A new Maryland law goes into effect this month banning the sale of 190-proof grain liquors like Everclear, The Daily Beast reports.The law follows the footsteps of neighbouring states Pennsylvania, Virginia, and West Virginia, who have all banned high-content alcohols like Everclear with the hope that preventing dangerously high levels of alcohol consumption will also prevent sexual assaults on college campuses.
“A lot of the college presidents came together … they all agreed that we should get rid of the worst of the grain alcohol that’s out there. It’s caused a lot of problems, everything from binge drinking to sexual assault,” Del. Charles Barkley, the Maryland state lawmaker who championed the bill, told The Daily Beast.
The logic the law follows — that alcohol directly causes sexual assault — has been criticised by advocates for sexual assault victims both because they feel it blames binge drinking, and not the assailant, for sexual violence, and because it moves the emphasis away from teaching students about consent and respectful campus cultures and places it instead on alcohol.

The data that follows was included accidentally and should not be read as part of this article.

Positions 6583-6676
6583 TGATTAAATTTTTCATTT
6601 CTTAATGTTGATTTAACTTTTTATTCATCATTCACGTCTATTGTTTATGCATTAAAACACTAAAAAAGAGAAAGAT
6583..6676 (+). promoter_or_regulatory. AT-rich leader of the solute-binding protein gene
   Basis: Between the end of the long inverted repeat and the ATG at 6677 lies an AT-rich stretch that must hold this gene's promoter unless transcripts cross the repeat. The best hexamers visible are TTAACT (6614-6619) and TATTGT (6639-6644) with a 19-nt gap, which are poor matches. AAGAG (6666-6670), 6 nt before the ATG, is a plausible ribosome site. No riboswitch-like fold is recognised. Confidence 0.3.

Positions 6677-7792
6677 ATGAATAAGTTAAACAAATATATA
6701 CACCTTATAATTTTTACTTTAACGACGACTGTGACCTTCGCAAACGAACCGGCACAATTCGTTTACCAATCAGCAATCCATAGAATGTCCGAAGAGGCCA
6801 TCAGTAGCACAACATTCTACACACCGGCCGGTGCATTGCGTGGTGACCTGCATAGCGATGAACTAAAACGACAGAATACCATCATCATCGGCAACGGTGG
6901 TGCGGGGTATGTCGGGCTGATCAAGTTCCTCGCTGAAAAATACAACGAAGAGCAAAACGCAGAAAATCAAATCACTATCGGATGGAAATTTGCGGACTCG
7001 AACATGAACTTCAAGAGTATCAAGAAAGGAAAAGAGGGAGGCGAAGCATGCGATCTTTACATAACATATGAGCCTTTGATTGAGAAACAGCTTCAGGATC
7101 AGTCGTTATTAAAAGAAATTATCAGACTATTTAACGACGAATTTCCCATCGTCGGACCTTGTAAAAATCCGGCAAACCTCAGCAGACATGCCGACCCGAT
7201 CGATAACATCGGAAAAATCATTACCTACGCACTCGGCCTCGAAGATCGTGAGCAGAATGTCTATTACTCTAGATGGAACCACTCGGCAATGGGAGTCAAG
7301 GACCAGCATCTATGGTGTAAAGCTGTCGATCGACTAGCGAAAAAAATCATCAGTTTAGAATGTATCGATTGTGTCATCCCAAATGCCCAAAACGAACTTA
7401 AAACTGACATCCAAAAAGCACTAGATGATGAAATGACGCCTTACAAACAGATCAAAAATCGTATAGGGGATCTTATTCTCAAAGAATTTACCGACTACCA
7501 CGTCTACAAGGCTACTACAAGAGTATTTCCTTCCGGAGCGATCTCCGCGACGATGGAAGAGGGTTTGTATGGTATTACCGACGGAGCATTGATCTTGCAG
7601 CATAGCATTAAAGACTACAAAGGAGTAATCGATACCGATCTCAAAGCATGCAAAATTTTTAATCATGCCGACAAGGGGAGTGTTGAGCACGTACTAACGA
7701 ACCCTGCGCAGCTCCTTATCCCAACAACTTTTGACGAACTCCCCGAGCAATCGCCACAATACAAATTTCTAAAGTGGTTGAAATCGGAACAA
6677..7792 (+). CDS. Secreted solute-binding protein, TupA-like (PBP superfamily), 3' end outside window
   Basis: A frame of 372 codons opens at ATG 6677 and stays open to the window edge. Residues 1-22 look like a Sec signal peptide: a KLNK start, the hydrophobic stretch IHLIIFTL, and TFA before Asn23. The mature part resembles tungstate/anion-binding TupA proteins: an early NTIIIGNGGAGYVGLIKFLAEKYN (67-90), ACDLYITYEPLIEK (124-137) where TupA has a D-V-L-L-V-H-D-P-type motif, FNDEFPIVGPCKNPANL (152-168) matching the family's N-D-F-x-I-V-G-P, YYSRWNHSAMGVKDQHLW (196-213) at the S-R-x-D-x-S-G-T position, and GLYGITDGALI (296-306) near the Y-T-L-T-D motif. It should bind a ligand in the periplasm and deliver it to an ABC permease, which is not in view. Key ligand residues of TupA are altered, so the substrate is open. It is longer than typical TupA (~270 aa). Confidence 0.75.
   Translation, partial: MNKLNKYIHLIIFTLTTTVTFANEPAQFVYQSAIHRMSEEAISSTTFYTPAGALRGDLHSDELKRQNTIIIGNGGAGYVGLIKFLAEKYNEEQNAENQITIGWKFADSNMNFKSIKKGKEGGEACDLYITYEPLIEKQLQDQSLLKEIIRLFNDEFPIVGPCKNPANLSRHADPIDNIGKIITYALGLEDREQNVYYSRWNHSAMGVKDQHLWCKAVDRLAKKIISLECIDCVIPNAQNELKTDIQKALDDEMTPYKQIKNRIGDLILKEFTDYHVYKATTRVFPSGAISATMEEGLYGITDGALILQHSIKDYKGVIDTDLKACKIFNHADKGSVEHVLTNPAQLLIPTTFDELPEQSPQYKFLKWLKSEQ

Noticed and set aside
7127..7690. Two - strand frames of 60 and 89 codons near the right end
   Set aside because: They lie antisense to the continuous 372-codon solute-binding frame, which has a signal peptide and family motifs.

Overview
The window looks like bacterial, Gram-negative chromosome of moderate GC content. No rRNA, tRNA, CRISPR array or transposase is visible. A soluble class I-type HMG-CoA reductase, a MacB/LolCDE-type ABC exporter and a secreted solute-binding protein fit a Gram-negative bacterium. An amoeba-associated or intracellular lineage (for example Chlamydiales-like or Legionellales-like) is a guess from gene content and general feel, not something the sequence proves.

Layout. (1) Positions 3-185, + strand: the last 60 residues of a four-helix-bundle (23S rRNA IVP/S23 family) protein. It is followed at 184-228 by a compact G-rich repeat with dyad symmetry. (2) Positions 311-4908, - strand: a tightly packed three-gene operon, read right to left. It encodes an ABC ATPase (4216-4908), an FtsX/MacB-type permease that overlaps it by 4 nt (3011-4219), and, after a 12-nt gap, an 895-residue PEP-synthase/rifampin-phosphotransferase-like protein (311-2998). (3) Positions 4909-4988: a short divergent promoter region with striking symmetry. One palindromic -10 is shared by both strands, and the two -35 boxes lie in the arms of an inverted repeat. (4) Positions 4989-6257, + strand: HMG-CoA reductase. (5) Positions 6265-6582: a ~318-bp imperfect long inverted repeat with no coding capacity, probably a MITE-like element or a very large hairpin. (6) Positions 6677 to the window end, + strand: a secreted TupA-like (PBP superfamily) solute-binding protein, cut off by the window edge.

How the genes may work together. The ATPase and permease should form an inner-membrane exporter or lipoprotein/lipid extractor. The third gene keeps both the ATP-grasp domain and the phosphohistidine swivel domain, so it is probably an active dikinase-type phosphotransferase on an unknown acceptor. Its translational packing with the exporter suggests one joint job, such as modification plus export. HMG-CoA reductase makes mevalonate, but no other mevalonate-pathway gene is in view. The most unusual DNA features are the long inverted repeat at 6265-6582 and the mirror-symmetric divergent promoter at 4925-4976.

As one expert explained to USA Today last year, “People don’t get raped because they have been drinking, because they are passed out or because they are drunk. People get raped because there is a perpetrator there — someone who wants to take advantage of them.”
There’s also the belief that students will still binge drink, despite the new law. Still, others believe that grain alcohols as potent as Everclear could be used by possible perpetrators as a way to prey on women, and this alone makes the law worthwhile.
According to a 2001 research project commissioned the National Institute of Alcohol Abuse and Alcoholism, alcohol is present in approximately 50% of sexual assaults. But according to the same study, “Although alcohol consumption and sexual assault frequently co-occur, this phenomenon does not prove that alcohol use causes sexual assault.”
The Daily Beast also noted that this “Everclear embargo” is but one step Maryland has taken to curb sexual assaults on college campuses. Maryland colleges have also agreed to adopt an umbrella policy for sexual assault in which colleges coordinate with local law enforcement.
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